The Oldbuck threw up his hands. “Amaranth is older than me, Brassie. Why can’t the Thainship pass through her to you? She became as much the Took as you when you married her, right? Just as Beryl will be as much family head for the Oldbucks as I am when A’da gives over the responsibility to me. Why can’t you and Amaranth share the Thainship in the same way? But I’ll tell you this—I want a proper smial, dug right into the earth, and I aim to get it, no matter the cost.”
On one of his journeys from the Blue Mountains and Mithlond back to consult with the Chieftain of the Dúnedain, Gandalf found the bulk of the family heads for the Shire meeting under a large pavilion that had been set up in a field across the West Road from the Green Hills. Curious as to what was going on, he stopped where he could look through one of the open sides and hear what was being discussed.
“And why should we wish as the Thain after you t’be Isumbras Took rather’n one of the Oldbucks as has been our Thains since the King went away?” an older Hobbit with thinning grey curls was demanding.
“Do you wish the Thain to be living the wrong side of the Brandywine?” retorted the one who appeared to be chairing the meeting. “My son has made it clear to me that he will be living in that smial he’s having dug into the great ridge to be seen across the river from the Marish. And he’s also made it plain that he doesn’t wish to follow me as Thain to the Shire. What am I to do? He’s a Hobbit grown, after all, and as stubborn as any Took I’ve ever seen!”
He rose to his feet and paced back and forth behind the table at which he’d been sitting. The Wizard could see he was a powerfully built Hobbit, his hair almost white with age but still thick, his face indicating long experience with life even if filled with annoyance at the moment. “He’s pointed out that his sister is older than he is, and perhaps ought to be Thain instead of him.”
There were general cries of outrage at this. “But the Thain’s never been a lass!” was the most common objection.
“I know!” agreed the current Thain. “I’ve pointed this out to Gorhendad again and again, and he just keeps asking, why not? Or, if not him, then why not her sharing with Isumbras as her husband? After all, we Hobbits have always shared the duties of the family heads between husband and wife—why not the same for the Thain?”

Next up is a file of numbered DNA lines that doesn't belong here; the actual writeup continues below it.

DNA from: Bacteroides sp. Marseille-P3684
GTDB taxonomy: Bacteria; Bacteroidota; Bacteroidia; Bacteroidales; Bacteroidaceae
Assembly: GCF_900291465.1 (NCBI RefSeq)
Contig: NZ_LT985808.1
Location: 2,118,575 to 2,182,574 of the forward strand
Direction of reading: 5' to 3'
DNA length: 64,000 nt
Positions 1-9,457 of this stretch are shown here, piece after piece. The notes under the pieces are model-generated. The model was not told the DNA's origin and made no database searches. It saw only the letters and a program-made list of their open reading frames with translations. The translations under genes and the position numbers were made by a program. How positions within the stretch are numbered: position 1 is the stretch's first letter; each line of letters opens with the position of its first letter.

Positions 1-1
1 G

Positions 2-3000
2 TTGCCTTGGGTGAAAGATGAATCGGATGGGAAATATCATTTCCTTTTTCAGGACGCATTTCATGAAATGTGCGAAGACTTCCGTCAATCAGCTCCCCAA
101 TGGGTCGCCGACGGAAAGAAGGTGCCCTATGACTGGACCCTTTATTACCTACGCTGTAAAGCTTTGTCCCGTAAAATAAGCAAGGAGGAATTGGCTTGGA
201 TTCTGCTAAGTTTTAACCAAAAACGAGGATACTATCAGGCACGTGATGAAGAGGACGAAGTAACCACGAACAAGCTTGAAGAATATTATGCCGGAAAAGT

There was much discussion on this, and the debate raged for hours, through at least three meals that Gandalf counted.
It was after late supper, with torches and lanterns lighting the pavilion, that two younger Hobbits appeared, each with his wife by his side. Gandalf suspected they’d stood aside from the meeting so as to allow their fellows to discuss their concerns more openly, but had come now to hear the decisions made by those gathered.
“The Thain recognizes Bungo Baggins to speak for the family heads,” the Thain intoned.
A taller, somewhat slenderer Hobbit than one usually saw within the Shire rose to face one of the two who’d just arrived. “Do you mean it, Gorhendad Oldbuck, that you don’t really want to be Thain after your dad?” he asked with more understanding than most of the other Hobbits had shown during the hours Gandalf had spent observing the moot.
“Yes, Cousin Bungo, I mean it,” declared Gorhendad. Gorhendad was a younger version of his father, the Wizard noted, his hair so dark a brown it was almost black. He wasn’t yet quite so broad as was the Thain, but was certainly as muscular, and his face was set with determination. “I’ve always been for crossing the river, as you know well enough. There’s good land and timber there to be had, and our smial, that for Beryl and me and what family we’ll get, is already under construction. And we’ll have room for our family to be easily to hand, if they want to be by us, and with small worry of being flooded out as happens every few years there in the Marish.”